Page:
NEW YORK (TheStreet) -- This year is the 10-year anniversary of the last U.S. tax holiday, which was passed by Congress and signed by Pres. George W. Bush. It allowed companies to repatriate more than $300 billion in offshore cash at a reduced tax rate. Over 800 companies took advantage.
In the three years that followed, the stock markets soared more than 30%. We need another tax holiday now!
A new tax holiday will continue the current bull run of the market while infusing the U.S. economy with more cash to create jobs, perhaps even prompting an increase in the minimum wage.
Need another reason? Think about the European Union’s investigation, announced Wednesday, to better assess the tax structures of various U.S. companies including Apple (AAPL - Get Report), Starbucks (SBUX) and others.
I believe the EU's investigation was prompted by the results found in last year's U.S. Senate inquiry, which looked into Apple's overseas tax maneuvering. The Senate's investigation claimed it found evidence Apple paid very little corporate tax on at least $74 million in revenue dating back from 2009.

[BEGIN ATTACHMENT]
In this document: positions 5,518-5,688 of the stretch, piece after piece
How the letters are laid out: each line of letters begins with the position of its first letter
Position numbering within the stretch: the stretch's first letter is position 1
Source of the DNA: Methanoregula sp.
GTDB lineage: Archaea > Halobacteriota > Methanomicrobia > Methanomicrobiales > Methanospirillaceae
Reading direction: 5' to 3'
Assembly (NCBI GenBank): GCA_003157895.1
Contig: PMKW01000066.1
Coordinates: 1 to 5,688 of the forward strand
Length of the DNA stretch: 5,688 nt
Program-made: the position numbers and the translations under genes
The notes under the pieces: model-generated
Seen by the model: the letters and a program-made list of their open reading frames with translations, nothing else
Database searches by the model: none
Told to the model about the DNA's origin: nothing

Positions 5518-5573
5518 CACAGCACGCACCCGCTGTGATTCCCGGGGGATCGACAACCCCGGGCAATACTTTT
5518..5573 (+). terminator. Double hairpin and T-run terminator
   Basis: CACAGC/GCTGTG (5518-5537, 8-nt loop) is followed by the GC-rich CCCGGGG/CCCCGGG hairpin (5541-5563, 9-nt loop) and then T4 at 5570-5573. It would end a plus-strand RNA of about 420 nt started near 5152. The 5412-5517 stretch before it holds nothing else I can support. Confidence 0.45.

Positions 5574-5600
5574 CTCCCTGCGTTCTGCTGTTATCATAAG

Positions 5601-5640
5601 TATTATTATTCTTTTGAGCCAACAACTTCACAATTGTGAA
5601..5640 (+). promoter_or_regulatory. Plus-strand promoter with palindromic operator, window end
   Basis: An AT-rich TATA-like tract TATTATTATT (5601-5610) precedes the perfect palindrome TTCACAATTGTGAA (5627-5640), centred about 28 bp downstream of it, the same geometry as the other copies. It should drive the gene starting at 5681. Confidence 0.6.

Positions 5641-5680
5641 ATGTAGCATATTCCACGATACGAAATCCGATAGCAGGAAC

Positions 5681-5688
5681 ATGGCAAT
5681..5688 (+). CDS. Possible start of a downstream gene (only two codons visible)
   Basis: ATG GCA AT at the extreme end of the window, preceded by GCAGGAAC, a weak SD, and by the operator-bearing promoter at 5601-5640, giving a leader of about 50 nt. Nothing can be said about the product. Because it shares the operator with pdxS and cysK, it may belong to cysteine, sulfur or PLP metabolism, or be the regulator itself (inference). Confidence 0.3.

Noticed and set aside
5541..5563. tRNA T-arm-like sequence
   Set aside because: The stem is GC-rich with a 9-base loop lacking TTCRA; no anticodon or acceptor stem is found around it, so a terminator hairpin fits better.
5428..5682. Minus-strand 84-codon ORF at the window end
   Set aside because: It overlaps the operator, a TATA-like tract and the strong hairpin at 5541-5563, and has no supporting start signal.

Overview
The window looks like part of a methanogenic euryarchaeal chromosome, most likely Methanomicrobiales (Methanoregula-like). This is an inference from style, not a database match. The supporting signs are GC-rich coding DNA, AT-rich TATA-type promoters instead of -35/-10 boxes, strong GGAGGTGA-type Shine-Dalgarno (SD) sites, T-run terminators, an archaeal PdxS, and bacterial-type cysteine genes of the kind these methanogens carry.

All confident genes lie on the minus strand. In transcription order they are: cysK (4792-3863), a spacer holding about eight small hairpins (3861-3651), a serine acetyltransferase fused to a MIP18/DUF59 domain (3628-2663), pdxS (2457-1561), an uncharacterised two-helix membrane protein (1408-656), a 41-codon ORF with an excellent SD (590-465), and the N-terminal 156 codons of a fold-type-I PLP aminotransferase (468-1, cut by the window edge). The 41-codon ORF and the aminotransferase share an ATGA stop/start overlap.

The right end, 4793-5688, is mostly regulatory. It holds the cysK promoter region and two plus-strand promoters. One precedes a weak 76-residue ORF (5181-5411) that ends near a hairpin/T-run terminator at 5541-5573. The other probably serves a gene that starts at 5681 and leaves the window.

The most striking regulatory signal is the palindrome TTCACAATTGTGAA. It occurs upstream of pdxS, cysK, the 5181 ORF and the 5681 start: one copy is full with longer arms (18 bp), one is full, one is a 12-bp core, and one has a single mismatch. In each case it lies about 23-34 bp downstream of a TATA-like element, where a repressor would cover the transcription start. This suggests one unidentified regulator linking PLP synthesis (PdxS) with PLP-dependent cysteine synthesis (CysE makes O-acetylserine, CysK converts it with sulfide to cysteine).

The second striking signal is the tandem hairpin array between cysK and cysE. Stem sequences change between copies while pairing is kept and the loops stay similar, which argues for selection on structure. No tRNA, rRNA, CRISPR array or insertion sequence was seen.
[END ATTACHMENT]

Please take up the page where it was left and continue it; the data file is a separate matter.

Although the EU's investigation is being called a "global crackdown," it will first look into possible corruption in the Irish government. This is because U.S. Senate investigators concluded that Apple "exploited a loophole" in Ireland’s tax code.All told, there is over $2 trillion in untaxed earnings being held overseas by U.S. companies looking for ways to minimize their U.S. tax liabilities. Instead of "cracking down" on these companies, which are doing their required fiduciary duties to their shareholders, it's time for U.S. lawmakers to legislate another tax holiday to allow these companies to repatriate some of that idle cash and put it to work. U.S. federal tax rates on corporate taxable income vary from 15% to 35%. In Ireland, it's as low at 12.5%. Apple and Starbucks are being penalized for executing strategies to lesson their tax burden. Why wouldn't they? I don't believe a CFO deserves to hold that title if she/he has ever approached the company's board with overseas tax-saving strategies. At the end of Apple's fiscal second-quarter (ending in March), Apple had a total of $150.6 billion in cash on the balance sheet. But roughly 88% of that cash or $132.2 billion was held overseas. This is why a company like Apple, which generates $10 billion in profits each quarter, has to go to the debt market to fund its share repurchase program and pay dividends. It makes no sense.
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